Let’s Talk Employment: A Guide to Employment for Family Members of Individuals in Mental Health Recovery

Joan Rapp

Price: FREE

(PDF file)

© Get Permissions Audience: Recommended for family members, practitioners, administrators, and program directors.


A new resource for families who wish to support their family member in getting and keeping employment. “Let’s Talk Employment: A Family Guide to Employment” provides a narrative and links on 15 major topics related to employment. The value of employment to persons in recovery cannot be underestimated. Families can be extremely helpful in promoting successful employment, and this Guide is an effort to support families and job seekers in their quest.

This resource is a companion to our “Family (Employment) Repository” (launched last year), which also is a resource for helping families who want to be supportive around employment issues. The repository is provided in an interactive question and answer format and allows the user to search for the desired information with more of a focus on the process of employment choices. The repository is available at: http://cpr.bu.edu/resources/employment/families.

Please share these two resources with families and family organizations that you think may be interested.

Citation: Rapp, J. (2017). Let’s talk employment: A guide for employment for family members of individuals in mental health recovery. Boston, MA: Boston University, Center for Psychiatric Rehabilitation.

Product Details

PDF file: 67 Pages
Product Dimensions:
8.5 x 11 inches

Table of Contents

1. To Work or Not to Work?
2. What Families Can Do to Help Job Seekers Overcome Vocational Barriers
3. Vocational Decisions & Vocational Resources
4. Disclosure Planning
5. Steps Towards Employment: Example of a Vocational Plan
6. Myths and Facts–What Happens When My Family Member Goes to Work?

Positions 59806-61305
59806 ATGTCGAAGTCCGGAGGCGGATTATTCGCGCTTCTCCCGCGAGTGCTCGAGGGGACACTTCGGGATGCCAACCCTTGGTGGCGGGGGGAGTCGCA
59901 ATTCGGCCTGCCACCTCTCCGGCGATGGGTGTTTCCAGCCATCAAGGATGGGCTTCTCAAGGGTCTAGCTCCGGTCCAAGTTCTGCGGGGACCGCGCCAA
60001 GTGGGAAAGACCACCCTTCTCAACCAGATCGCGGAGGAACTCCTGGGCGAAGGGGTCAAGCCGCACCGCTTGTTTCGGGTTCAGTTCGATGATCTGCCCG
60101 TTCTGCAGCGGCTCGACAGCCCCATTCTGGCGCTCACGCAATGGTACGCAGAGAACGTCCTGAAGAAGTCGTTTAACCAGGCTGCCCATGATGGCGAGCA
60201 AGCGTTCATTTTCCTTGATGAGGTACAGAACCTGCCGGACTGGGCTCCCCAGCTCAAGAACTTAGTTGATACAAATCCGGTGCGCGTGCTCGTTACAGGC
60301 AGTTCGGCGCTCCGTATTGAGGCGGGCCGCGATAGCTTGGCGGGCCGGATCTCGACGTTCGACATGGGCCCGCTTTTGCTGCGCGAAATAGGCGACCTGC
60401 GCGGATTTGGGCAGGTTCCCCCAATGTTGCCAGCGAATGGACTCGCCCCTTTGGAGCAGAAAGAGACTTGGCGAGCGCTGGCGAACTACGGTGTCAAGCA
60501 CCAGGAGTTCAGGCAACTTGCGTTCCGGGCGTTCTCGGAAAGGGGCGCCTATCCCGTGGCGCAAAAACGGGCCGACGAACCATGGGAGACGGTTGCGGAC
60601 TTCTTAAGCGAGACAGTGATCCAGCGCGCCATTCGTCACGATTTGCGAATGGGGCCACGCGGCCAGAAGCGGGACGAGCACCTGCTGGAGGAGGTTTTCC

7. Job Keeping: Skills & Supports
8. Job Protections
9. Cultural Issues and Special Populations in Employment
10. Peer Support for Your Family Member
11. Partnering with Providers
12. What about Career Development?
13. Alternatives to Traditional “Job Placement”
14. Recovery for the Whole Family
15. Vocational Recovery Stories


Joan Rapp, CAGS, is involved in developing training opportunities and training materials for the Boston University Center for Psychiatric Rehabilitation. She has worked as a Rehabilitation Counselor, Supervisor, Administrator and Program Development Specialist in Psychiatric Rehabilitation for the past 45 years. She was employed by the Massachusetts Rehabilitation Commission for ten years in various capacities including Mental Health Program Supervisor, and developed innovative vocational programs and interagency agreements. For 28 years she worked for the Massachusetts Department of Mental Health primarily in developing and overseeing community mental health services including the full range of treatment, case management, residential, vocational and support services. She has had particular interests and experiences in the area of supported employment and supported education. She has supervised housing and benefits specialists and worked on numerous residential development strategies in many North Shore communities. She was also involved in special projects which address homelessness through tailored employment services, has worked with homeless men in a substance abuse facility, worked as a therapist for persons with multiple disabilites and assisted the MA Dept. of Mental Health in its Transition Age Youth system change initiative.



Currently, there are no published reviews for this book. If you would like to write an endorsement, please send it to Sue McNamara at: suemac@bu.edu